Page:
Dr. Christian Mueller, Associate Professor in the Department of Pediatrics and in the Horae Gene Therapy Center at the University of Massachusetts Medical School will give a presentation on the basics of gene therapy at the 24th Annual HPS Network Conference, March 12 at the Long Island Marriott in Uniondale, N.Y. While there currently is not a gene therapy or gene therapy clinical trial for Hermansky-Pudlak Syndrome, scientists are working on potential gene therapies in the lab. Dr. Mueller will help educate the HPS community about what gene therapy really is, how it works and how it might one day benefit patients with Hermansky-Pudlak Syndrome.
Dr. Mueller holds a PhD in Genetics from the University of Florida. He subsequently completed his postdoctoral work as a Parker B Francis Fellow while working on his Master in Clinical Investigation at the University of Massachusetts Medical School. In 2011 he opened the Mueller Lab for Gene Therapy in the Horae Gene Therapy Center. The main focus of his lab is recombinant adeno-associated virus (rAAV)-mediated gene therapy for rare genetic diseases such as alpha-one antitrypsin deficiency (AATD), amyotrophic lateral sclerosis (ALS), and Huntington’s disease (HD). Dr. Mueller is also investigating adaptive immune responses to AAV capsid and is currently collaborating on various AAV clinical trials to characterize these immune responses in patients. One of these collaborations has resulted in the appreciation that human patients treated with intra-muscular injections of rAAV1 can elicit capsid specific T-regulatory immune responses to the capsid. Dr Mueller also pioneered the use of rAAV to deliver artificial miRNAs to silence genes with toxic gain-of-function products. Some of this research culminated with the development of a dual function rAAV vector that is able to augment normal alpha-one antitrypsin (AAT) while simultaneously silencing mutant AAT, as well as rAAV vectors for silencing SOD1, C9ORF72 and HTT as therapies for ALS and HD. Dr Mueller is currently translating the dual-function vector for AATD as well as those for ALS into the clinic.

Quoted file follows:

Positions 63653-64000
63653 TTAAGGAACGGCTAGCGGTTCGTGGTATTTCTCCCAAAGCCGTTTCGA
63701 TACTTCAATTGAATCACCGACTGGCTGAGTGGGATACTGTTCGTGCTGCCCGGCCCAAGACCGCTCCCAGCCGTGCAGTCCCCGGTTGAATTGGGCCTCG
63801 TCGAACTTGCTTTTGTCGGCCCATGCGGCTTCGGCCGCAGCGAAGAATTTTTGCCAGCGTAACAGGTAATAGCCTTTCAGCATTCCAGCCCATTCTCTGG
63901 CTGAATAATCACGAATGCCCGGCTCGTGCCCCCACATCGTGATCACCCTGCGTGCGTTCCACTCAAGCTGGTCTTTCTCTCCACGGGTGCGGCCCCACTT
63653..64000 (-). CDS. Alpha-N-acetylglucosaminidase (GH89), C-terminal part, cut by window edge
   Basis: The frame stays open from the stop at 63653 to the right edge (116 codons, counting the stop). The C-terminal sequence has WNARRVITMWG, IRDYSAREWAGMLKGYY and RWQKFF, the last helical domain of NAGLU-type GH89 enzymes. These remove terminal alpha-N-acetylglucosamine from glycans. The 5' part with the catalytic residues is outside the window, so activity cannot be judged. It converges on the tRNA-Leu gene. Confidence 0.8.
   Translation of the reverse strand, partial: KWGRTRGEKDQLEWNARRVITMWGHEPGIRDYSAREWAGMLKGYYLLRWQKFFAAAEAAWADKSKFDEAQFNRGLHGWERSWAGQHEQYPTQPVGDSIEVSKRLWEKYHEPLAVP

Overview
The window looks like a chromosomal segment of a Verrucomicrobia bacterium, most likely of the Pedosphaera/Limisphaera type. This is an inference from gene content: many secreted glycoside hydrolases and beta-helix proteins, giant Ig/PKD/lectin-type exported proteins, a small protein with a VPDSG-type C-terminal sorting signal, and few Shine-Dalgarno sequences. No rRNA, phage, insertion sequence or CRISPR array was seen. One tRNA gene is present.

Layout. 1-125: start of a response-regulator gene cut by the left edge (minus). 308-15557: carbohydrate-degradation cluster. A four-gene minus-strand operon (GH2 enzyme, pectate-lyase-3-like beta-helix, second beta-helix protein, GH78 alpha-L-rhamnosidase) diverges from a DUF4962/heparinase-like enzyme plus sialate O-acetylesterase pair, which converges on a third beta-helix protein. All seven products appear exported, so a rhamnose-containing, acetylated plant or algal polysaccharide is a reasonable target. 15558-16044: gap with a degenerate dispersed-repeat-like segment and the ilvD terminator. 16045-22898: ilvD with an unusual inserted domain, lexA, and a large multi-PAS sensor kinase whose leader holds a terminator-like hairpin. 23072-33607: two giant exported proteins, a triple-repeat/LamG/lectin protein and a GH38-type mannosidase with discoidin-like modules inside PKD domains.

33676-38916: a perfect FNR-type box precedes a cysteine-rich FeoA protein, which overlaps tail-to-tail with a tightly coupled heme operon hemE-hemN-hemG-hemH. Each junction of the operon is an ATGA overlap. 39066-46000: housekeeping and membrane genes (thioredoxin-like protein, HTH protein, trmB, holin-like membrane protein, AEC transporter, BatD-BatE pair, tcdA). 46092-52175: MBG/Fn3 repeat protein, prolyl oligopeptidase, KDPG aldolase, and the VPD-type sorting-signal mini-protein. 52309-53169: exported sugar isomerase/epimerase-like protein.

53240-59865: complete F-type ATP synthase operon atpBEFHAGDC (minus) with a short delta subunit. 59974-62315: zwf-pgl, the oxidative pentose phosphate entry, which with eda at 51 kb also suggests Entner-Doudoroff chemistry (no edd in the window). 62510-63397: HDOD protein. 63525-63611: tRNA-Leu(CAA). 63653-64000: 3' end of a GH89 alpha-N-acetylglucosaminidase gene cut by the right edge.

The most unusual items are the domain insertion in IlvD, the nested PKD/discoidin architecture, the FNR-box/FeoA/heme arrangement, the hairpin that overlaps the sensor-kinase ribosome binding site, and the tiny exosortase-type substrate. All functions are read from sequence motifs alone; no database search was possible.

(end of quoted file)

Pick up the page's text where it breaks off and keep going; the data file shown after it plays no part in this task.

“To me art and science go hand in hand, as a young artist I enjoyed exploring the boundaries of my imagination, using the tools and techniques I had learned to explore new ways of expressing my thoughts and interpreting the world around me,” said Dr. Mueller, “Although art was my earliest motivator my aspirations to be an artist got re-focused when as a young adult I faced a life-threatening disease. I was grateful to have been cured thanks to recent advances in medical research at the time. I realized that the opportunity that science had bestowed on me through its advances in medicine was to be my new muse. Nowadays that creativity and curiosity is played out on the lab with the hope that one day the lab and its members can be part of collective that helps heal another person so they too can realize their dreams.”